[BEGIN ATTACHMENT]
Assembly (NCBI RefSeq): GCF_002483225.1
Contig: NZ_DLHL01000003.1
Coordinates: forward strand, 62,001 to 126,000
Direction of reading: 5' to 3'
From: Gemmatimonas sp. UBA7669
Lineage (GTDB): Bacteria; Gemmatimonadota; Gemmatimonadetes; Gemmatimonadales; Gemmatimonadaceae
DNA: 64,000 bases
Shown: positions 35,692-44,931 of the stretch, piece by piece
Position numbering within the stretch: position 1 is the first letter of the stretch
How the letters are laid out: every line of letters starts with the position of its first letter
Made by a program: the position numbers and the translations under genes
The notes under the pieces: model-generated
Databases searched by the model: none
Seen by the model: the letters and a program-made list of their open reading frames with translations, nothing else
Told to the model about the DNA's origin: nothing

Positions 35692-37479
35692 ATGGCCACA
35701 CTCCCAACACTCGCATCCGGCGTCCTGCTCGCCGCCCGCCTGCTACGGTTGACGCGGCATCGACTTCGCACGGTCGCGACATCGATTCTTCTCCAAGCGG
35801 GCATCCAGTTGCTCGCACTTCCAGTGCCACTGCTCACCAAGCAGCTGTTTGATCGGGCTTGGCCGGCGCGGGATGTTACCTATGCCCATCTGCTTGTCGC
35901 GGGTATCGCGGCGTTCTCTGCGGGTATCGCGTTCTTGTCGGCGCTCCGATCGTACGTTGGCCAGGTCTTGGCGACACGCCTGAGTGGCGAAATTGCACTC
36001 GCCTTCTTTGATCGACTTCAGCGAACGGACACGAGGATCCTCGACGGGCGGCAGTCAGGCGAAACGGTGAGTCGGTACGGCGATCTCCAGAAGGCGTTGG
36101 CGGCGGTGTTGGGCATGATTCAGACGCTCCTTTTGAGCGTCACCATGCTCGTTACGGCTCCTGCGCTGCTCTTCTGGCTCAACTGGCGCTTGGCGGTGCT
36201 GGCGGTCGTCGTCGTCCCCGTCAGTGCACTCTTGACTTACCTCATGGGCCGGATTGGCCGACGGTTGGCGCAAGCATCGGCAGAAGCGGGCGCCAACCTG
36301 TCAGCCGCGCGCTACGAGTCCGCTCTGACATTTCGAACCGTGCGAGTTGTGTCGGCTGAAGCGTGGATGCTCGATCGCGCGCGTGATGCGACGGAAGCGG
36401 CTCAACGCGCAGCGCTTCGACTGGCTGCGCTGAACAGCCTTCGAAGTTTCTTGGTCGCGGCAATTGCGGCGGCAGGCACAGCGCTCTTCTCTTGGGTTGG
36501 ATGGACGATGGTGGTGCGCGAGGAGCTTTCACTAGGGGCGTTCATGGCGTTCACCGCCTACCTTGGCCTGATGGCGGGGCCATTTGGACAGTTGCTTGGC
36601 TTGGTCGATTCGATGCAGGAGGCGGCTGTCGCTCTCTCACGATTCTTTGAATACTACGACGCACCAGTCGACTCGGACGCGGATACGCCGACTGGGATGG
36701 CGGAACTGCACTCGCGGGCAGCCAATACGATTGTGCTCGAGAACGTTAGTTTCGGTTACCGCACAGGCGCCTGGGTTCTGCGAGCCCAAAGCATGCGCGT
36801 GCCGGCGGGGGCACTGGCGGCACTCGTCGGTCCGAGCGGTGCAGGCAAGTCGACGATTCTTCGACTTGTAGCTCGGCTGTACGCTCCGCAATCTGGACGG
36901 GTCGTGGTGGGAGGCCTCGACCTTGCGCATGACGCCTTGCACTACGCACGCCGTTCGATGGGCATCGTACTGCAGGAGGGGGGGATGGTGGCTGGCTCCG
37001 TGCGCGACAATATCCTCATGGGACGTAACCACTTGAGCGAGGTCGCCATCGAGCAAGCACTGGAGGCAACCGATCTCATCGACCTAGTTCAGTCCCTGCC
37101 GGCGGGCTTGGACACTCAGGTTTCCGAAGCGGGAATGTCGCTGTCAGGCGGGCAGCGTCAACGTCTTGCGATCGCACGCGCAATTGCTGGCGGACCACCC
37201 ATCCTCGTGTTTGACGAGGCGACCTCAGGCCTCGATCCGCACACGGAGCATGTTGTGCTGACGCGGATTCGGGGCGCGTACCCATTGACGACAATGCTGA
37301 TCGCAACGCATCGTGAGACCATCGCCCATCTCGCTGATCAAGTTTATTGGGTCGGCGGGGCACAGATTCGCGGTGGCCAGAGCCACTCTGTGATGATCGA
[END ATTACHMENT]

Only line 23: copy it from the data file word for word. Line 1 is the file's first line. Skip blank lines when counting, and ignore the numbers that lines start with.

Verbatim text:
36201 GGCGGTCGTCGTCGTCCCCGTCAGTGCACTCTTGACTTACCTCATGGGCCGGATTGGCCGACGGTTGGCGCAAGCATCGGCAGAAGCGGGCGCCAACCTG